Three of the "variables" also ask questions. If I wanted to find where the measuring line crossed the x=455 line (455 m East), then I would enter 455 in the "@x=?" menu variable. One "trick" was that I knew I must then also place a zero in the "@y=?" variable which would deactivate it. Similarly the "?DIST" requires a zero if I didn't want a distance to be calculated or a one (or any other number) if I did. If I really did want to find where a line crossed the x or y equals zero lines (which was never) I would have entered an infinitessimal value in one, zero in the other.
Again, this problem is mathematically elemental but it demonstrates how "user friendly" the 42s can be. (All of my programs were used fairly successfully by archaeology students who were frequently not particularly comfortable with numbers!) Note that the variable names use parentheses, spaces, @ and = which help make them "user friendly" but these characters are illegal on the 48 series. Also, that it works best with values less than 1000 and the display set to FIX 02.
I'm sure a few of you 42s "partizans" will enjoy this...and it might even have some more general usefulness than in my odd field.
Richard (in Athens...enjoying the Olympics!)
00 (232Byte Prgm)
01 LBL "ITFOS"
02 MVAR "x (A)"
03 MVAR "y (A)"
04 MVAR "x (B)"
05 MVAR "y (B)"
06 MVAR "@x=?"
07 MVAR "@y=?"
08 MVAR "?Dist"
09 VARMENU "ITFOS"
10 "Enter Line/Int."
11 (append) "Info."
12 PROMPT
13 EXITALL
14 RCL "?Dist"
15 x>0?
16 XEQ "PYTH"
17 "Trav. intersect"
18 RCL "x (A)"
19 STO 00
20 RCL "x (B)"
21 RCL "y (A)"
22 STO 01
23 RCL "y (B)"
24 (convert)POL
25 (roll down)
26 TAN
27 STO 02
28 RCL "@x=?"
29 STO 03
30 X (does not =) 0?
31 GTO A
32 RCL "@y=?"
33 STO 03
34 RCL 01
35 
36 RCL 02
37 x
38 RCL 00
39 (divide)
40 (append)"s (y)= "
41 GTO B
42 LBL A
43 RCL 00
44 
45 RCL 02
46 (divide)
47 RCL 01
48 +
49 (append) "s (x)= "
50 LBL B
51 RCL 03
52 ARCL ST X
53 (append)" line @ "
54 X (swap) Y
55 ARCL ST X
56 PROMPT
57 GTO "ITFOS"
58 END
00 (82Byte Prgm)
01 LBL "PYTH" (for Pythagorean theorem)
02 RCL "x (A)"
03 RCL "x (B)"
04 (square)
05 RCL "y (A)"
06 RCL "y (B)"
07 (square)
08 +
09 SQRT
10 "H.Dist.between"
11 (append) " A & B ="
12 PROMPT
13 0
14 STO "?Dist"
15 GTO "ITFOS"
16 END
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The program is linebyline on the reply form right now...and I think it was before. This time I'll preview it.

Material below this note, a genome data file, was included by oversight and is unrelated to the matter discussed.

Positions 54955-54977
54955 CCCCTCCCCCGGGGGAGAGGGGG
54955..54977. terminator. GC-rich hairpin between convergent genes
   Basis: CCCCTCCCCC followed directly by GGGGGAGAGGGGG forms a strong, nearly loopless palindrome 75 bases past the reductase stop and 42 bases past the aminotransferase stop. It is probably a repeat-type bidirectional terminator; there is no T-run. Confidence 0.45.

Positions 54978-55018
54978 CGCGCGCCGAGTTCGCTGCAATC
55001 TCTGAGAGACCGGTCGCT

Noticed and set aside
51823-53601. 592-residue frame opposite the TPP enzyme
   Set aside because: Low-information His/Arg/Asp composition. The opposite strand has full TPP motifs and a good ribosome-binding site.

Nope, it's the same. (2nd try) Now I've put another "enter" between each line.
Richard
00 (232Byte Prgm)
01 LBL "ITFOS"
02 MVAR "x (A)"
03 MVAR "y (A)"
04 MVAR "x (B)"
05 MVAR "y (B)"
06 MVAR "@x=?"
07 MVAR "@y=?"
08 MVAR "?Dist"
09 VARMENU "ITFOS"
10 "Enter Line/Int."
11 (append) "Info."
12 PROMPT
13 EXITALL
14 RCL "?Dist"
15 x>0?
16 XEQ "PYTH"
17 "Trav. intersect"
18 RCL "x (A)"
19 STO 00
20 RCL "x (B)"
21 RCL "y (A)"
22 STO 01
23 RCL "y (B)"
24 (convert)POL
25 (roll down)
26 TAN
27 STO 02
28 RCL "@x=?"
29 STO 03
30 X (does not =) 0?
31 GTO A
32 RCL "@y=?"
33 STO 03
34 RCL 01
35 
36 RCL 02
37 x
38 RCL 00
39 (divide)
40 (append)"s (y)= "
41 GTO B
42 LBL A
43 RCL 00
44 
45 RCL 02
46 (divide)
47 RCL 01
48 +
49 (append) "s (x)= "
50 LBL B
51 RCL 03
52 ARCL ST X
53 (append)" line @ "
54 X (swap) Y
55 ARCL ST X
56 PROMPT
57 GTO "ITFOS"
58 END
00 (82Byte Prgm)
01 LBL "PYTH" (for Pythagorean theorem)
02 RCL "x (A)"
03 RCL "x (B)"
04 (square)
05 RCL "y (A)"
06 RCL "y (B)"
07 (square)
08 +
09 SQRT
10 "H.Dist.between"
11 (append) " A & B ="
12 PROMPT
13 0
14 STO "?Dist"
15 GTO "ITFOS"
16 END
Edited: 20 Aug 2004, 7:40 a.m. after one or more responses were posted
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Richard,
To keep formating exactly as you've written, put [ pre ] at start and [/pre] at end. Works great for program listing. There's other formating codes that can also be used. See following article:
http://www.hpmuseum.org/artfmt.htm
Just be carefull with [ pre ] and [/pre]  if you enter really long lines without carriage returns, then the reader will have to scroll the message to the right to read them.
Thanks again for posting your program.
Bill
Posts: 614
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Joined: Jul 2006
Hi Richard,
Thanks for posting your program. Hope you don't mind  I took the opportunity to reformat it and replaced some of the lines with the usual symbols (  for append, etc).
I have already learned something from your program  I never knew that names of storage registers could have spaces in them. I just always assumed that wouldn't work. Just tested it and no problem with spaces in names.
When I get time I'll enter your program and play around with it. I'm always on the hunt for HP42s specific programs.
I've been working on a psychrometric calculator program for single and mixed air streams. Have about half of it writen but have gotten distracted from it with work load. If I ever finish it, I'll post it.
"(in Athens...enjoying the Olympics!)"
Oh man  rub it in :) You must be having a great time.
Bill
Your program reformated:
00 (232Byte Prgm)
01 LBL "ITFOS"
02 MVAR "x (A)"
03 MVAR "y (A)"
04 MVAR "x (B)"
05 MVAR "y (B)"
06 MVAR "@x=?"
07 MVAR "@y=?"
08 MVAR "?Dist"
09 VARMENU "ITFOS"
10 "Enter Line/Int."
11  "Info."
12 PROMPT
13 EXITALL
14 RCL "?Dist"
15 x>0?
16 XEQ "PYTH"
17 "Trav. intersect"
18 RCL "x (A)"
19 STO 00
20 RCL "x (B)"
21 RCL "y (A)"
22 STO 01
23 RCL "y (B)"
24 >POL
25 RDN
26 TAN
27 STO 02
28 RCL "@x=?"
29 STO 03
30 X #= 0?
31 GTO A
32 RCL "@y=?"
33 STO 03
34 RCL 01
35 –
36 RCL 02